Merrill Lynch, Morgan Stanley, MetLife and others come as leopards looking to change their spots
Elizabeth’s note: The on-site reporting for this story was generously provided by Timothy Welsh, principal of Nexus Strategy LLC of Larkspur, Calif., who kept notes and gave me a report by telephone from the front lines. Other attendees at FPA are sending in reports for tomorrow’s coverage. If you’d like to send us a report, drop me a line at email@example.com.
Key elements of the independent advisory world, including Fidelity Institutional Wealth Services, are reaching out to broker-dealers at the FPA conference to show them how to adopt a commission-based business model to a fee-based fiduciary world.
About 2,200-2,300 advisors and service providers are gathered in Denver through Tuesday for the FPA’s annual conference. At a pre-event session Saturday, senior executives from about 100 large firms gathered for a special symposium about how financial planning can be delivered by large firms with a history of brokerage services.
Merrill Lynch, Ameriprise and AMP show up
Firms like Merrill Lynch, Morgan Stanley Smith Barney, Prudential, MetLife, LPL, TD Ameritrade, Ameriprise, Raymond James as well as the largest financial services firm in Australia, AMP and many others are looking for answers.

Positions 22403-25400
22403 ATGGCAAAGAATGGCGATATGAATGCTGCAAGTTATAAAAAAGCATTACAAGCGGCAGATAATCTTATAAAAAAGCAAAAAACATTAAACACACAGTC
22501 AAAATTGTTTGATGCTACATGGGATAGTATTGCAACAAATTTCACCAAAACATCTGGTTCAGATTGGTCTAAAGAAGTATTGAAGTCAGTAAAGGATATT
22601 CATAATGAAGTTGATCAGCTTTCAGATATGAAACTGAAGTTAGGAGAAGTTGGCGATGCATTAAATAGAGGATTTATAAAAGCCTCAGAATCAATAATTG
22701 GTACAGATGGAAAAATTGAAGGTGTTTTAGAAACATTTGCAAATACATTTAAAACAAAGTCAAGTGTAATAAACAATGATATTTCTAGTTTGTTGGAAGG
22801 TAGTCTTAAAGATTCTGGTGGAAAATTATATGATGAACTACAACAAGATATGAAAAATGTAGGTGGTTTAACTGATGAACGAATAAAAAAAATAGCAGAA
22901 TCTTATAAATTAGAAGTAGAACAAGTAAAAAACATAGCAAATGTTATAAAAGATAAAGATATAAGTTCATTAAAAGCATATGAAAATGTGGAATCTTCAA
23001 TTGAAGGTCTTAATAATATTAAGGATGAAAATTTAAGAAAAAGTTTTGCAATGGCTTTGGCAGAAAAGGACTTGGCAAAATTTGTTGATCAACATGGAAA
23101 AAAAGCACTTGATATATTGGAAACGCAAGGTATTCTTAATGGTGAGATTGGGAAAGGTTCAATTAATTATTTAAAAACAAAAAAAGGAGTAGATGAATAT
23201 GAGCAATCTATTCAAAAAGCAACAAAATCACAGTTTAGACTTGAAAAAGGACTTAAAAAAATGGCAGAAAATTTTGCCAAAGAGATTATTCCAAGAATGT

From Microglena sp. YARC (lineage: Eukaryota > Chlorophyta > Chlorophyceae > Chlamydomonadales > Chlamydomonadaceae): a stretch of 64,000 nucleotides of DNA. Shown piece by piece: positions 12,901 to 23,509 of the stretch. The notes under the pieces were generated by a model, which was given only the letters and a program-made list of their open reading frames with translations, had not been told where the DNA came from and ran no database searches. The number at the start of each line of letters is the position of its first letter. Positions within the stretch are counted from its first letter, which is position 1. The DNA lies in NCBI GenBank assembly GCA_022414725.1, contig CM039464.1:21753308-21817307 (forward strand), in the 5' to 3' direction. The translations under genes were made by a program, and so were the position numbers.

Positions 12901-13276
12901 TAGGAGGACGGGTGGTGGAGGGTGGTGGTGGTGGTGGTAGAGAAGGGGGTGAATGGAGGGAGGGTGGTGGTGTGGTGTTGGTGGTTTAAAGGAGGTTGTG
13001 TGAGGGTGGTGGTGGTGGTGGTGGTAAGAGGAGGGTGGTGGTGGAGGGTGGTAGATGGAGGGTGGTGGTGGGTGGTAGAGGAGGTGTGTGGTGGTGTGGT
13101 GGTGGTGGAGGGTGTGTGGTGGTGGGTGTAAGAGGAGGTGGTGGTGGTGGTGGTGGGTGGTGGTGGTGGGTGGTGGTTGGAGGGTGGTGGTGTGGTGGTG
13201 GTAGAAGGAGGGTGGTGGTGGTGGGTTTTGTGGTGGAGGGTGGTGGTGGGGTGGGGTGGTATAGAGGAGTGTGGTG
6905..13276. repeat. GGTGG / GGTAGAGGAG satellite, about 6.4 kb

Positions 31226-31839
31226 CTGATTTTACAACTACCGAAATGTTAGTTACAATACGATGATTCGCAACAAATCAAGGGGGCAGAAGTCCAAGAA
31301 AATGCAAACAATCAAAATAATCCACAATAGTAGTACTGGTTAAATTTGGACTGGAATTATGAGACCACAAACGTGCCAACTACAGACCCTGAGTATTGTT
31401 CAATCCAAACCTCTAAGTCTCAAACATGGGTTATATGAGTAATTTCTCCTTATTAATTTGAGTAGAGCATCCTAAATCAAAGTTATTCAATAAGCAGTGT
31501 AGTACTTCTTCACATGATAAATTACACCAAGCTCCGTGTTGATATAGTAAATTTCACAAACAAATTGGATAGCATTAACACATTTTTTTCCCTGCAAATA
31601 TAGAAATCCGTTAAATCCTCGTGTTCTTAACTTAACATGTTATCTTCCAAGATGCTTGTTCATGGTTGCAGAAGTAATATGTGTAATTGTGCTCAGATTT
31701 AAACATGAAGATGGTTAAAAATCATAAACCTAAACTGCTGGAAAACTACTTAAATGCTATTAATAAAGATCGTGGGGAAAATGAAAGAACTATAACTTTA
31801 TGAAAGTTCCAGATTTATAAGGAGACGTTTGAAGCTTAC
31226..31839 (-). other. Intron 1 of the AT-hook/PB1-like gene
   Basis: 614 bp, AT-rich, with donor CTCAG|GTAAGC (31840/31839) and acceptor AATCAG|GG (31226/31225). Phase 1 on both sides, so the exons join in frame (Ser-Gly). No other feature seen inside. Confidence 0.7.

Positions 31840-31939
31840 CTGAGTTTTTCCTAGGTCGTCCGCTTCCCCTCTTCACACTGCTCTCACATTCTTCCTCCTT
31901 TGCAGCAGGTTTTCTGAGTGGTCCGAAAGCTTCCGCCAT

Rising consumer demand for the service and new legislation and regulation that are pushing the industry in the direction of a fiduciary standard.
One of the key themes that emerged was that it is possible to deliver financial planning services under a fiduciary standard without abandoning commission-based compensation, said Tim Welsh, principal of Nexus Strategy LLC, who is involved in the FPA’s major firms task force.
One fiduciary expert at the symposium, Don Trone, suggested that broker-dealers will cope by making some of the better-equipped advisors into fiduciaries, perhaps about 30%.
“The new reality is coming soon,” Welsh said. “The executives were engaged and asking questions. ... (They were saying) don’t preach to me … give me some practical advice.”
Last week, I asked FPA Chief Executive Marv Tuttle whether having FPA make this effort was a little like selling the secrets of the advisory world to the dark side. He responded with a definitive no.
“We’re always been about sharing and helping everyone thrive and prosper,” he said..
The FPA has always served as the industry’s broad tent, with about 60% of its members dually registered, 25% fee-only and a representation from pure commission brokers and insurance agents, as well. Attendance at this year’s conference is expected to be about 10% higher than last year in Anaheim, Calif.
See this earlier interview with Marv , The industry’s largest association has plenty at stake at its annual conference this weekend, in which he frankly discusses the past two difficult years for the FPA and the fact that he doesn’t forsee an eventual merger with the CFP Board.
FPA’s large firm opportunity